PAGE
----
Leo “Red” Merritt

With Leo “Red” Merritt, there was the right way, there was the wrong way and then there was Red’s way.

This is according to his grandson, Tim Tobey of Greenville, whose grandfather wore many hats in his lifetime — owner of Merritt Auction Service and Merritt Used Car Sales, Golden Glove boxer under the name of Red Kruger, recipient of the Purple Heart, two Bronze Star Medals and the French Croix de Guerre Medal after serving under Gen. George S. Patton in World War II, recipient of the local Marian E. Kemp Outstanding Citizen Award, and the list goes on and on.

Tobey remembers Merritt best as his grandfather and employer. Tobey joined Merritt Auction Service in 1998 and now manages the business along with Merritt’s son, Doug Merritt.

“He was a feisty one,” Tobey said of his red-headed grandfather.

Merritt died Thursday, April 14, 2005, in Florida. He was 82 years old. He had congestive heart failure and kidney failure, according to his family.

When Merritt, past president of the Michigan State Auctioneer’s Association and inductee of the Michigan Auctioneer’s Hall of Fame, would lead an auction, “He totally took command of the situation,” Tobey said. “I grew up listening to him and to me he was the best. It was a lifelong auctioneering study with him.”

Merritt began Merritt Auction Service in 1951 with a friend, Oscar Rasmussen. Doug Merritt of Greenville has worked in the auctioneering business with his father for more than 30 years.

“He’s a tough old guy,” he said. “He had a big heart, he was willing to help anyone. He was a very, very hard worker. The work ethic came up from nothing, being an orphan. He liked people, more than anything. Making money was one aspect of the business, but he liked being around people. That was his thrill in life and I think everyone will agree with that.”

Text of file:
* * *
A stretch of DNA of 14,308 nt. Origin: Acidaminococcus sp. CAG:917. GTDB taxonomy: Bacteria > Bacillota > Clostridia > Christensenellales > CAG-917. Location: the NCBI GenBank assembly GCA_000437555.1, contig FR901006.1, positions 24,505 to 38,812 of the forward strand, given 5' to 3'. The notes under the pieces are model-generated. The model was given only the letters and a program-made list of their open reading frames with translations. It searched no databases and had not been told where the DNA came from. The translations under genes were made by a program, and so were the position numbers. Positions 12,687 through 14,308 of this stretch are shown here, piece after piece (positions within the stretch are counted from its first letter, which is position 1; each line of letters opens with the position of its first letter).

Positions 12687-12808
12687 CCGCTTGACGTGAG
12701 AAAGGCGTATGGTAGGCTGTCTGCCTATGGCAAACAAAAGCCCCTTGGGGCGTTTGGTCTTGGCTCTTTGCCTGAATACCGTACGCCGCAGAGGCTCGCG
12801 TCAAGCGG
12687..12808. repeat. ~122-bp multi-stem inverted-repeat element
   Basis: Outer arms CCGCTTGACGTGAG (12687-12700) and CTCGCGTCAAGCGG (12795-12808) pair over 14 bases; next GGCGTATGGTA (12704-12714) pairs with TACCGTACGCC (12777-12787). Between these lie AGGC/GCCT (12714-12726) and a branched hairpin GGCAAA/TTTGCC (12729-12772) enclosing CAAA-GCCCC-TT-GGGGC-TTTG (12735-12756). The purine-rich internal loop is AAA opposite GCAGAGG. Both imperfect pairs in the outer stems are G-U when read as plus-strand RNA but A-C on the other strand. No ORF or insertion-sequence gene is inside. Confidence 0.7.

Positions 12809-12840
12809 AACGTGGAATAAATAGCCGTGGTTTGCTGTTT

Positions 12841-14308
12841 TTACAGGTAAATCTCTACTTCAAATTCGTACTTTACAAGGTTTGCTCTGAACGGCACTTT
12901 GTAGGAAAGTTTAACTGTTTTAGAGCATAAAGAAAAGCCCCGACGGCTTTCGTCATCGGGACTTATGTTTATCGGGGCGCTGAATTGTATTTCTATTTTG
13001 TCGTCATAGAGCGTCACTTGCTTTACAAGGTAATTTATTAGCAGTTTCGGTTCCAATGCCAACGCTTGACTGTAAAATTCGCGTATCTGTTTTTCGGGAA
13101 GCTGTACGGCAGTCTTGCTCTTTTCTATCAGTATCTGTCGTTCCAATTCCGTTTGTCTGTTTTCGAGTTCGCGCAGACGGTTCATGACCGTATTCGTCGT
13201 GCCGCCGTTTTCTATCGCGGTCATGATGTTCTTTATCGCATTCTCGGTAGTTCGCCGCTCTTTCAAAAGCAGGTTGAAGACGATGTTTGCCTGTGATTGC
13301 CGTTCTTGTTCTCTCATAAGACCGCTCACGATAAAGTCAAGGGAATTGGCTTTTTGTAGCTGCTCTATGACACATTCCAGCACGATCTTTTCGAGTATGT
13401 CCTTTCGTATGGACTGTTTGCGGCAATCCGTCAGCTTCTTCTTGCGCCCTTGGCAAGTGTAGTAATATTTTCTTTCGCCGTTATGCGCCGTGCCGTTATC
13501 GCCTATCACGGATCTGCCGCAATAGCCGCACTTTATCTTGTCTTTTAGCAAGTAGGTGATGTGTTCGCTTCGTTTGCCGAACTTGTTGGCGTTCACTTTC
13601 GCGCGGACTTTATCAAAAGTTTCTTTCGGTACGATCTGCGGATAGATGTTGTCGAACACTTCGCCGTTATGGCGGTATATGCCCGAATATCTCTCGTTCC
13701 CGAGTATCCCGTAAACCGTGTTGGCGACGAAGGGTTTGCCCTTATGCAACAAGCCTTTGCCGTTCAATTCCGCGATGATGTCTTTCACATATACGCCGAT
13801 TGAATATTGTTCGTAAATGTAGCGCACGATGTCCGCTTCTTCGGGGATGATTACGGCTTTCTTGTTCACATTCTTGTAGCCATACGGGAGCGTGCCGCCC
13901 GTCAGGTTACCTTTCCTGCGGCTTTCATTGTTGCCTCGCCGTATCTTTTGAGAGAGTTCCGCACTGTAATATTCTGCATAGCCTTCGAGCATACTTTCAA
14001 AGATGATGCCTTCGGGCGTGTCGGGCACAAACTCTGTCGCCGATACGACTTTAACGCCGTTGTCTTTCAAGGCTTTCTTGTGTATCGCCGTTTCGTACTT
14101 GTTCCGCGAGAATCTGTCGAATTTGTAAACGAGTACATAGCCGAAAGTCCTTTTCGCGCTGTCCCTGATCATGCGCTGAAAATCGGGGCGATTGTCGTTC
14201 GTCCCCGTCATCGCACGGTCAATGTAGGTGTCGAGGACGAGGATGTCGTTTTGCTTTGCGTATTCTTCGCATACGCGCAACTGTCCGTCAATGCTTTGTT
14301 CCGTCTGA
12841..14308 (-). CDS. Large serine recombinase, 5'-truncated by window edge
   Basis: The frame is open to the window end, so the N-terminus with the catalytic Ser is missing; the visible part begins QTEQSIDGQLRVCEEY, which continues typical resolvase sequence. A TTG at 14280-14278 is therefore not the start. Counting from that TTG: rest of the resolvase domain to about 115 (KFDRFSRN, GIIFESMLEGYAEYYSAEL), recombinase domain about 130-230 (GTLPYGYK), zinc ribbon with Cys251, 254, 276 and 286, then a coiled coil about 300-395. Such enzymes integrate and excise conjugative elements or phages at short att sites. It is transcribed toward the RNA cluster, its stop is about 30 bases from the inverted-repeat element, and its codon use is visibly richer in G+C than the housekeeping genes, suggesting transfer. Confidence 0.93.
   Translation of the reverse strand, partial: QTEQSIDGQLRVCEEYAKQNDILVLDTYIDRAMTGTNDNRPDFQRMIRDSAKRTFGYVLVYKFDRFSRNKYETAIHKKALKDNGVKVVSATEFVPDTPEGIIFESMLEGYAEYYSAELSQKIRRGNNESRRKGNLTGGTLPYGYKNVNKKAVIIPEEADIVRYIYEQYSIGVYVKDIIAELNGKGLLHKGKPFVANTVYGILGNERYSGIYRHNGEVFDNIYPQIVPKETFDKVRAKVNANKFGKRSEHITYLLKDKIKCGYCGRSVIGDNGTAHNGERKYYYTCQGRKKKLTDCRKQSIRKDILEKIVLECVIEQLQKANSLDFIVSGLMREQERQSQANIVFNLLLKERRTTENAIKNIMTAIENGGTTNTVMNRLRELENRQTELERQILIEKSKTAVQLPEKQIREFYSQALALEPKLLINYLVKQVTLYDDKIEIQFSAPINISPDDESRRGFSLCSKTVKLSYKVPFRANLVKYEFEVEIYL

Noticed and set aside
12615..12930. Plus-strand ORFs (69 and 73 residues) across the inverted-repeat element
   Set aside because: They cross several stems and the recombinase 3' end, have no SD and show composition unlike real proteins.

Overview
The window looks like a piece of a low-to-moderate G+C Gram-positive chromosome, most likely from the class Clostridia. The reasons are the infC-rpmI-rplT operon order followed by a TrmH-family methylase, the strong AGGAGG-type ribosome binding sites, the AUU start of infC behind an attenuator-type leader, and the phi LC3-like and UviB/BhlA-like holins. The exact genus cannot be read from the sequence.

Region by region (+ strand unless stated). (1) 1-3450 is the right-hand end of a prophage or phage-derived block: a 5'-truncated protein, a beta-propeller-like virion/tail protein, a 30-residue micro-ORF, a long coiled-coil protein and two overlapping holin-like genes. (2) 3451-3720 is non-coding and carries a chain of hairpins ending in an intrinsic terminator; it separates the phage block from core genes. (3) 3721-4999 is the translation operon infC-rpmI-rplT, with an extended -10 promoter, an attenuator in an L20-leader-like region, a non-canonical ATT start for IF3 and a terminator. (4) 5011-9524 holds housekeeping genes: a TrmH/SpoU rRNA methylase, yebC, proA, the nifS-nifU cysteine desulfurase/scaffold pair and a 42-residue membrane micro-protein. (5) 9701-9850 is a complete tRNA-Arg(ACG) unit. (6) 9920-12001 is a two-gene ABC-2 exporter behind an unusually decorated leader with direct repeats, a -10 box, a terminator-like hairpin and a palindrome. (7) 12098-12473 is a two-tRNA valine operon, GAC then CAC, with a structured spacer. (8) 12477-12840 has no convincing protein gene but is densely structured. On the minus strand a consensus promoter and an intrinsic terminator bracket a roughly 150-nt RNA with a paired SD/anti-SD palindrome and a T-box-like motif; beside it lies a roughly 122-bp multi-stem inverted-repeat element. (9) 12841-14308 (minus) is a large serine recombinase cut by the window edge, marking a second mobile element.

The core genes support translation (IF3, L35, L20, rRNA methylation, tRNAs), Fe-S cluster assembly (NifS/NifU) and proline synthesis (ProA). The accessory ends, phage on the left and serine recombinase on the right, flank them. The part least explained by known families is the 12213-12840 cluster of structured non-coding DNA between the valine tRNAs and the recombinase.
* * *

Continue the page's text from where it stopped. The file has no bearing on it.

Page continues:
Merritt was an auctioneer aficionado for as long as his eldest son, Greg Merritt of Troy, can remember. “I was five years old when he went off to auctioneering school in Indiana,” he said. To Merritt, happiness was work, according to Tobey. “He loved his family dearly and he loved the auction business tremendously,” Tobey said. “He’s helped a lot of people get into the business. He always made sure his customers were happy. He loved his community. He was pretty strict about how things went, but he was always very fair to his employees. If some employee got in a jam he was there to bail him out or to give him money. He did that for a lot of people.”

Greg’s wife, Kathy Merritt, said she is going to remember Red as a wonderful father and grandfather and for his personality. “He had red hair, that’s how he got his nickname,” she said. “Red was his favorite color, but I’m sure he got the nickname because of his hair. “I know there’s not a soul in the world who doesn’t have a happy memory of him,” she said. “Even when he was so sick, he was telling the nurses that he had to get home because he had some work to do.

“All the people we’ve gone to auctions with and known over the years, they just continue to ask about him today,” Tobey said. “Everybody just seemed to love Red.”

* Reprinted from the Daily News